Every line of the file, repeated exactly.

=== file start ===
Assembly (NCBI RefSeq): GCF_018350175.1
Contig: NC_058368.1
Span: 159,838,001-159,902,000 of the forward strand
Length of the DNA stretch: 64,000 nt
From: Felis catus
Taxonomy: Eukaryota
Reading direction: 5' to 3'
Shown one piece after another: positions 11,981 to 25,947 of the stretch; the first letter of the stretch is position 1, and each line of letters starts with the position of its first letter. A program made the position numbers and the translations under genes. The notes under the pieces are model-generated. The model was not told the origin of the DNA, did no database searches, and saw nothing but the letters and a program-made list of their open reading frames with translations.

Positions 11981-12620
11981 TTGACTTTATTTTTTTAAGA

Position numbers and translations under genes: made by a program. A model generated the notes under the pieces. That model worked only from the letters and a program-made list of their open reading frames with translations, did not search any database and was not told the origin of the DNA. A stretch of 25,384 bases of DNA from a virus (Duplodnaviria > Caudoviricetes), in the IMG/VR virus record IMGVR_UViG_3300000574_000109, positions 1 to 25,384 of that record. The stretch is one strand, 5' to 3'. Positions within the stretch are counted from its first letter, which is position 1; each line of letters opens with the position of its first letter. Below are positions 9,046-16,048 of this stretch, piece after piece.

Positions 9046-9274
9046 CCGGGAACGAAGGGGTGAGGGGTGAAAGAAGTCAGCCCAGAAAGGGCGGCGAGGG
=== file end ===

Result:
Assembly (NCBI RefSeq): GCF_018350175.1
Contig: NC_058368.1
Span: 159,838,001-159,902,000 of the forward strand
Length of the DNA stretch: 64,000 nt
From: Felis catus
Taxonomy: Eukaryota
Reading direction: 5' to 3'
Shown one piece after another: positions 11,981 to 25,947 of the stretch; the first letter of the stretch is position 1, and each line of letters starts with the position of its first letter. A program made the position numbers and the translations under genes. The notes under the pieces are model-generated. The model was not told the origin of the DNA, did no database searches, and saw nothing but the letters and a program-made list of their open reading frames with translations.

Positions 11981-12620
11981 TTGACTTTATTTTTTTAAGA

Position numbers and translations under genes: made by a program. A model generated the notes under the pieces. That model worked only from the letters and a program-made list of their open reading frames with translations, did not search any database and was not told the origin of the DNA. A stretch of 25,384 bases of DNA from a virus (Duplodnaviria > Caudoviricetes), in the IMG/VR virus record IMGVR_UViG_3300000574_000109, positions 1 to 25,384 of that record. The stretch is one strand, 5' to 3'. Positions within the stretch are counted from its first letter, which is position 1; each line of letters opens with the position of its first letter. Below are positions 9,046-16,048 of this stretch, piece after piece.

Positions 9046-9274
9046 CCGGGAACGAAGGGGTGAGGGGTGAAAGAAGTCAGCCCAGAAAGGGCGGCGAGGG